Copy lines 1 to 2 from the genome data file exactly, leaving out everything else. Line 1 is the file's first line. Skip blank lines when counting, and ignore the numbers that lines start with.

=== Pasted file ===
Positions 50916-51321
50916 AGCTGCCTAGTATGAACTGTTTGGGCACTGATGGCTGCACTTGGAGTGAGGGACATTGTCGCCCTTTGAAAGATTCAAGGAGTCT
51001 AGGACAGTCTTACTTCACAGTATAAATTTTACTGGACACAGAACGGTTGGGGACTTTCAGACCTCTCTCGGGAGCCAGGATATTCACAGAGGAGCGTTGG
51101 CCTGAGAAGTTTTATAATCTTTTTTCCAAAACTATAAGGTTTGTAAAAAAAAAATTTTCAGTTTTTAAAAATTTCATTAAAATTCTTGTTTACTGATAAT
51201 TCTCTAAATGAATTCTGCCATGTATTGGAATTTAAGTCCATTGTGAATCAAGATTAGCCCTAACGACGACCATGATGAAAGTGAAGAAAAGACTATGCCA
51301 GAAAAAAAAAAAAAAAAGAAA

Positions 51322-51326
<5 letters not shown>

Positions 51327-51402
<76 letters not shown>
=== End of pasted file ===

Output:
Positions 50916-51321
50916 AGCTGCCTAGTATGAACTGTTTGGGCACTGATGGCTGCACTTGGAGTGAGGGACATTGTCGCCCTTTGAAAGATTCAAGGAGTCT